As I poured my cup of coffee from the large urn that sat on the white cloth covered table outside the sanctuary doors, I suddenly realized there was a line for the cream and sugar.

A line? How hard can it be to add cream and sugar I thought?


Apparently, harder than one might imagine.  The person in front of me must have gone to med school or, at least, he definitely took chemistry.  Each container and packet was carefully opened. One at a time. Then each was methodically stirred into the hot ever-changing brew.


As the steam seeped over his shoulder, his hunch back only showed the intense form with which he utilized to maintain the concentration needed for this very special and precise formula.


At this point? I was ready to tap his knees lightly and make him fold, elbow him to my left, slosh some cream into my cup and slip out the side door. But no. I was at church. I would have to behave.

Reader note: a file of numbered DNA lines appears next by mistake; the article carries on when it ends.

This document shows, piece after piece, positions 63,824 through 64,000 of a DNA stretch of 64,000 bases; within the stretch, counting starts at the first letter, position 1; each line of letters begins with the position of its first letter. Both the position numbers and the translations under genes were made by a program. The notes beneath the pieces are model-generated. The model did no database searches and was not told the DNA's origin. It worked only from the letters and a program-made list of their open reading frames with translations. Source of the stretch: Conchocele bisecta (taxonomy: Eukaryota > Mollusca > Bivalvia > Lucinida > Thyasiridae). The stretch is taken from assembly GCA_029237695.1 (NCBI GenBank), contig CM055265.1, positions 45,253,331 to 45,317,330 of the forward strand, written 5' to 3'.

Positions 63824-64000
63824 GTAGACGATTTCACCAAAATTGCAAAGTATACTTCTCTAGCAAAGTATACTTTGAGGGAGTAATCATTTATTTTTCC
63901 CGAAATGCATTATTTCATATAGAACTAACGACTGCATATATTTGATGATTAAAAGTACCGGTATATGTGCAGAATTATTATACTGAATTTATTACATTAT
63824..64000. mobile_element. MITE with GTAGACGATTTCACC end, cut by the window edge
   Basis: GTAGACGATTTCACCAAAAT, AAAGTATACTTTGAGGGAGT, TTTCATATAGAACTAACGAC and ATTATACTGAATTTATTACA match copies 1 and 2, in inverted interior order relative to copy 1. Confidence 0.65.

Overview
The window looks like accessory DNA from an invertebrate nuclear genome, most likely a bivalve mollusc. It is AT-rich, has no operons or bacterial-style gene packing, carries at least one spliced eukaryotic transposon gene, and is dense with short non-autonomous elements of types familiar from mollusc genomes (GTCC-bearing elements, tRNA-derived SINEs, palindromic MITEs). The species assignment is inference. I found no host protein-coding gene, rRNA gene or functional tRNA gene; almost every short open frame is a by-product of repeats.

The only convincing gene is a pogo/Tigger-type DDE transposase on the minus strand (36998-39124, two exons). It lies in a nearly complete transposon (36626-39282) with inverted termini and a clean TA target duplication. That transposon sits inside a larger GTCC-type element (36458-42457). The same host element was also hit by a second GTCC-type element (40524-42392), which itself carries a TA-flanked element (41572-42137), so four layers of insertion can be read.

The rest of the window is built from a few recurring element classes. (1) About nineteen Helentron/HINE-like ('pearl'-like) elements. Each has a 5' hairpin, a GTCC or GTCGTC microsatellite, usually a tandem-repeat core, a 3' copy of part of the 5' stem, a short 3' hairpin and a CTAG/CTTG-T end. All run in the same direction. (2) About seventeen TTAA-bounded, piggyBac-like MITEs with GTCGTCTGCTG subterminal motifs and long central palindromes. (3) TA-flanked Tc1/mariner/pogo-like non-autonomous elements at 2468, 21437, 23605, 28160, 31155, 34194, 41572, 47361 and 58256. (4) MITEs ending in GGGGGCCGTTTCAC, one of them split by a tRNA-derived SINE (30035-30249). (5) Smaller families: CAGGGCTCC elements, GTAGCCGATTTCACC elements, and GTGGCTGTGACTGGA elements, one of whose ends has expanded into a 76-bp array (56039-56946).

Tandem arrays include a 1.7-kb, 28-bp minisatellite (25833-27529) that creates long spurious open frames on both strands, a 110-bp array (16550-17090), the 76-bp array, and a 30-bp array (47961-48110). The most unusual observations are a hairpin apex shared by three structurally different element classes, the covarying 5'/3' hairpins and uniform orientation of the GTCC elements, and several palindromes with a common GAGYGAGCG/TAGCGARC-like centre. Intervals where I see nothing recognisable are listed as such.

Not an easy task when all you want is your cup of joe, and the guy in front of you has some Emeril Lagasse complex.  It was painful to say the least.


Call me crazy, but when people get to the cream and sugar station, something strange overtakes them. Have you ever noticed that they suddenly forget that anyone else is in the building, let alone the vicinity?  They measure and pour and stir. Then consider and begin the entire process again while 28 of us behind them frantically check our watches (or cell  or PDAs) and try to get back to our schedule.


These coffee snobs are just not polite. And I am thinking I might begin a “Hey, there’s a boat load of us behind you. Get it together and move on.”  campaign.  (Do you think that might be a bit over the top?)  Those of you who frequent Starbucks totally understand this personal angst.


Just my thoughts on this very cold day, when my elixir of the gods is getting cold while the unsuspecting space cadet in front of me gets the perfect color and taste combination as I patiently wait contemplating whether or not I’d personally be happy to offer him one lump or two. (Whew! Got that off my chest.)


Not very spiritually profound, but honest,